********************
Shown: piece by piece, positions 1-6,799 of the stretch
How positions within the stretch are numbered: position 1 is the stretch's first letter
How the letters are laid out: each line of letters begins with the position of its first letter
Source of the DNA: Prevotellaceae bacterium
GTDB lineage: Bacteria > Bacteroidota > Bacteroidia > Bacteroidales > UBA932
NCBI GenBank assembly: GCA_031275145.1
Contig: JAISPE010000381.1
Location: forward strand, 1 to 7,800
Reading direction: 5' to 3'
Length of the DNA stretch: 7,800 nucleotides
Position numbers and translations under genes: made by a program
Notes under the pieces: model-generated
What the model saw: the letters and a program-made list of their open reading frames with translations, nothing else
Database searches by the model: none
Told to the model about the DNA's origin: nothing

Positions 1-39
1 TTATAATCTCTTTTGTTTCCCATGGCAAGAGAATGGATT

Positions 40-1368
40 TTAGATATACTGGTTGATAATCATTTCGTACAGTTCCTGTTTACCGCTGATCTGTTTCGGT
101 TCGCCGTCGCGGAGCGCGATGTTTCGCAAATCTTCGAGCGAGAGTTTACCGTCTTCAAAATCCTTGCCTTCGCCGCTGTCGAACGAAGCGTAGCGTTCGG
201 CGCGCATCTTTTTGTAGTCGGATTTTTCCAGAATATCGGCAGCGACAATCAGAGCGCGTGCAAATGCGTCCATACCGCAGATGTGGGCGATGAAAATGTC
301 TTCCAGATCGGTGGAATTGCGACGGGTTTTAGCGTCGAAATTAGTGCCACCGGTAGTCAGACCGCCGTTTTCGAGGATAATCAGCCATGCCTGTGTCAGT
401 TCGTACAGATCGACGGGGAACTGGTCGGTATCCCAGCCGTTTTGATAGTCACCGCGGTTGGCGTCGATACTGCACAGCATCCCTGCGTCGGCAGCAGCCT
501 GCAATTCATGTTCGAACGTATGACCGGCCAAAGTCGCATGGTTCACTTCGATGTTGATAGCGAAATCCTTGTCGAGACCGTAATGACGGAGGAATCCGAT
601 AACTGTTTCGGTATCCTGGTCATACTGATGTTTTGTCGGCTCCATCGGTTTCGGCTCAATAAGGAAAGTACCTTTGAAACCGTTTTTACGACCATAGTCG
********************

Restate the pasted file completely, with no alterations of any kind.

Shown: piece by piece, positions 1-6,799 of the stretch
How positions within the stretch are numbered: position 1 is the stretch's first letter
How the letters are laid out: each line of letters begins with the position of its first letter
Source of the DNA: Prevotellaceae bacterium
GTDB lineage: Bacteria > Bacteroidota > Bacteroidia > Bacteroidales > UBA932
NCBI GenBank assembly: GCA_031275145.1
Contig: JAISPE010000381.1
Location: forward strand, 1 to 7,800
Reading direction: 5' to 3'
Length of the DNA stretch: 7,800 nucleotides
Position numbers and translations under genes: made by a program
Notes under the pieces: model-generated
What the model saw: the letters and a program-made list of their open reading frames with translations, nothing else
Database searches by the model: none
Told to the model about the DNA's origin: nothing

Positions 1-39
1 TTATAATCTCTTTTGTTTCCCATGGCAAGAGAATGGATT

Positions 40-1368
40 TTAGATATACTGGTTGATAATCATTTCGTACAGTTCCTGTTTACCGCTGATCTGTTTCGGT
101 TCGCCGTCGCGGAGCGCGATGTTTCGCAAATCTTCGAGCGAGAGTTTACCGTCTTCAAAATCCTTGCCTTCGCCGCTGTCGAACGAAGCGTAGCGTTCGG
201 CGCGCATCTTTTTGTAGTCGGATTTTTCCAGAATATCGGCAGCGACAATCAGAGCGCGTGCAAATGCGTCCATACCGCAGATGTGGGCGATGAAAATGTC
301 TTCCAGATCGGTGGAATTGCGACGGGTTTTAGCGTCGAAATTAGTGCCACCGGTAGTCAGACCGCCGTTTTCGAGGATAATCAGCCATGCCTGTGTCAGT
401 TCGTACAGATCGACGGGGAACTGGTCGGTATCCCAGCCGTTTTGATAGTCACCGCGGTTGGCGTCGATACTGCACAGCATCCCTGCGTCGGCAGCAGCCT
501 GCAATTCATGTTCGAACGTATGACCGGCCAAAGTCGCATGGTTCACTTCGATGTTGATAGCGAAATCCTTGTCGAGACCGTAATGACGGAGGAATCCGAT
601 AACTGTTTCGGTATCCTGGTCATACTGATGTTTTGTCGGCTCCATCGGTTTCGGCTCAATAAGGAAAGTACCTTTGAAACCGTTTTTACGACCATAGTCG